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Itchy Dog

My own itchy dog journey started my interest in canine nutrition. During my career as a veterinary nurse I happily sold kibble believing it was best for the dog client and their client, I never questioned what I had been told to sell. I then fulfilled a lifelong ambition by owning my first dog, Scooby the Labrador cross, he was the perfect addition to our family and we loved watching him grow.

We frequently found ourselves at the vets with his sore ears (otitis externa) and an increasing itch. I knew we needed steroid antifungal drops and accepted what I had seen done before for many clients. Whilst nursing I had seen some horrendously itchy skin and inflamed ears, on a few occasions the option was to have total ear canal ablations, a very unpleasant surgical procedure, alternatively long term immune suppressants were sometimes administered. After some further study and various animal related jobs, I found a job working at a local raw pet food company, something that was very new and intriguing for me and I left the rewarding but pressurised life of veterinary practice. I learned about nutrition and the benefits of feeding a balanced and managed diet, it was this that led to a change for Scooby. We swapped him onto a raw diet, and with some surprise found the ear infections became much less.

While in practice I had been in many dog consultations for re-occurring ear infections and diet had not been discussed. It’s not common for owners to understand that the cause of itchy skin could be related to a food allergy and be eliminated by a change of diet. Typical treatment for dogs that have recurring ear infections or itchy skin is to put them on steroids and/or antibiotics. This is not a healthy long term option and is more of a quick fix that pleases owners, steroids suppress the immune response, antibiotics reduce good bacteria in the digestive system that are important for inherent health.

While learning more about raw diets, I began a simple food trial for Scooby. We fed a single protein raw diet with nothing else for six weeks until I felt confident his ears hadn’t flared up. At this stage another protein was introduced and so on until we found a reaction. We soon found out the protein Scooby could not tolerate when his itchy, sore ear returned, that protein would be eliminated from his diet.

A dog with recurring ear infections or itchy skin may be having an immune response to something in his diet. This immune response is an over-reaction or malfunction of the immune system. The immune response should be controlled by your dog’s healthy microbiome. Essentially this is a layer of good bacteria lining the digestive system to stop absorption of food particles that go on to create the immune response.

Think of the microbes within the digestive system as plants in a garden, they need to be nourished to grow and be healthy. Research from the USA has demonstrated that healthy dogs have a higher quantity and more diverse bacteria in their digestive system then unhealthy dogs. Many factors can affect the microbiome such as a poor start to life via caesarean or being bottle fed hence losing out on bacteria from the birth canal and colostrum. Long term antibiotics, stress and a poor diet are also factors that can lead to a dog’s microbiome working less efficiently and causing skin irritation.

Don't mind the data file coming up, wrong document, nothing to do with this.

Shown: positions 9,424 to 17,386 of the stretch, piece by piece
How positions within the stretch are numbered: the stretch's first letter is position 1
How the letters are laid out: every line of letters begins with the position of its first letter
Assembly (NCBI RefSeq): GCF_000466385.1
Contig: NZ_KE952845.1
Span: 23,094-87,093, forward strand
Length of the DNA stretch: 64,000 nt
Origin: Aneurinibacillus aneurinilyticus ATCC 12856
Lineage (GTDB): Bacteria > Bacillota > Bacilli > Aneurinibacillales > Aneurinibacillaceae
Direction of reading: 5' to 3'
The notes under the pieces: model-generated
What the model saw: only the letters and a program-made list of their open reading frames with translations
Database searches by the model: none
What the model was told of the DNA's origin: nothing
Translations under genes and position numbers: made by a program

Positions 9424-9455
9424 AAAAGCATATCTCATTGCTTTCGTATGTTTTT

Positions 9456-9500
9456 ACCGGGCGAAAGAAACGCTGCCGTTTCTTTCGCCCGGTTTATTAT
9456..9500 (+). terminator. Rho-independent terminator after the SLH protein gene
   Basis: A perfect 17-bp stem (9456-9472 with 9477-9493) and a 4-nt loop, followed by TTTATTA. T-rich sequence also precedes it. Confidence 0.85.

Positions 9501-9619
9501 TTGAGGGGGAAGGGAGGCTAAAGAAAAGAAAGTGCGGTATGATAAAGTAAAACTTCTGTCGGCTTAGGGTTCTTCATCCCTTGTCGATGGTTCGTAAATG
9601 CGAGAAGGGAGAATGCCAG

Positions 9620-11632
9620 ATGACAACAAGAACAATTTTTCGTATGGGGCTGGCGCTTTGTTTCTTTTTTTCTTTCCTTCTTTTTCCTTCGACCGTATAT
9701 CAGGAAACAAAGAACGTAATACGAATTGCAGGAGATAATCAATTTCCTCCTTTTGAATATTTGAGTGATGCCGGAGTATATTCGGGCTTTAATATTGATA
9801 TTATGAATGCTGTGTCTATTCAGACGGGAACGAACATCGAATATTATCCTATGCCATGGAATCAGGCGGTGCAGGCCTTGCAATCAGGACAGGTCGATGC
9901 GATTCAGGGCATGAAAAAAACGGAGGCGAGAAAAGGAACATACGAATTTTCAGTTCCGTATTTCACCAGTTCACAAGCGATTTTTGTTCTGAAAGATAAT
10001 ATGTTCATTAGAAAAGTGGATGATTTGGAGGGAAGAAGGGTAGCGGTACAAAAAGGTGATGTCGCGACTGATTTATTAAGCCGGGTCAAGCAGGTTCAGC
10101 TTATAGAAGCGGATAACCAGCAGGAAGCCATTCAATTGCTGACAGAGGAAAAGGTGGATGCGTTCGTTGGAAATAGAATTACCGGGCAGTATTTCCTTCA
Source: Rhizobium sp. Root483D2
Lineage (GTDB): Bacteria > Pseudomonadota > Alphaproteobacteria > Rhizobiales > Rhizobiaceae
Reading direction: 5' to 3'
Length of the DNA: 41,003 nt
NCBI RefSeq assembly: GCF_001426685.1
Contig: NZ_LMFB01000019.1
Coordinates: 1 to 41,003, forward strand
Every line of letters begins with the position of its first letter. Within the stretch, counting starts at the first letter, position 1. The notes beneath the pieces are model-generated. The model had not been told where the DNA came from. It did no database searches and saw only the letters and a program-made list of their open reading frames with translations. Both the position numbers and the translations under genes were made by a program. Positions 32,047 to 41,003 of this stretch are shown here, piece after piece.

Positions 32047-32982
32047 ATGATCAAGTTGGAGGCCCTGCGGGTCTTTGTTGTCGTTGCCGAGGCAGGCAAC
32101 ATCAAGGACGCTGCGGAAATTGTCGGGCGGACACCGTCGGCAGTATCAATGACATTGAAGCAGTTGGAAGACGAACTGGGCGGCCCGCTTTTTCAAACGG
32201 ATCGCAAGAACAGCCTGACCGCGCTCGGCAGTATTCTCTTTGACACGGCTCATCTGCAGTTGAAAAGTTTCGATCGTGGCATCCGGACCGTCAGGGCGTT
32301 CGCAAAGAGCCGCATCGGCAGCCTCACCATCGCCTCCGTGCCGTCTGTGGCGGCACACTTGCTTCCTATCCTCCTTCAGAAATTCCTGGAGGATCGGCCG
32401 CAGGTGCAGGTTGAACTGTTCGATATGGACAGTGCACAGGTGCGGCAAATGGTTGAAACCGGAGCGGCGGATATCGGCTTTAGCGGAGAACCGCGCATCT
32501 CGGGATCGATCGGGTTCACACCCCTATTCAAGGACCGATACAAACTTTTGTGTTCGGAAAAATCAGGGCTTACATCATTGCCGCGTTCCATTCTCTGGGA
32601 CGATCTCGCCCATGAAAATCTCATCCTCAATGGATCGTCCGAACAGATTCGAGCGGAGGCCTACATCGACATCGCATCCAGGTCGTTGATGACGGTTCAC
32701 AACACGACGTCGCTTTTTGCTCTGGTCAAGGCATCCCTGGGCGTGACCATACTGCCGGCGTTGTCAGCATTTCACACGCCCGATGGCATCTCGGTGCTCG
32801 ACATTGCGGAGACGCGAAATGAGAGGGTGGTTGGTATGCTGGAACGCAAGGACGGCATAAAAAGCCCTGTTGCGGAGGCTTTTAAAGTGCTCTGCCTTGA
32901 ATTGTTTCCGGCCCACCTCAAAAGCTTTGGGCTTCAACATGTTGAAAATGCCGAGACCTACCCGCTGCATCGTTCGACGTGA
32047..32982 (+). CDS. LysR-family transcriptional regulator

There are many options available once diet is recognised as a potential cause of skin irritation. Your vet may prescribe medication, and suggest allergy testing which can help gain short term control. A food trial involving hydrolysed diets is another popular option. These diets have highly processed protein molecules that are broken down during manufacture, the body no longer recognises them and they do not cause an immune reaction which reduces the irritation.

There are several types of allergy tests, some your vet may suggest and others involve sending saliva or hair samples directly to an external test lab. I have personally tried some and received contradictory results, I suggest proceeding with caution and using these only as a guide.

Herbal or homeopathic vets can take a holistic look at your dog and prescribe remedies alongside diet change to help reduce issues.

Elimination diets are long term approach that I found successful, it may take a few months to find the right diet. A simple first step would be eliminating grains and cereals then feed a protein source you haven’t fed to your dog before.

Unfortunately there isn’t a quick magic cure and your options will depend on the kind of treatment you have already taken and your own personal preferences. At Greens we are happy to provide support and advice on dietary options that could help improve your dog’s condition before using medication or allergy testing. Greens have a wide selection of foods that are suited to natural healing for your pet. We look forward to helping you.



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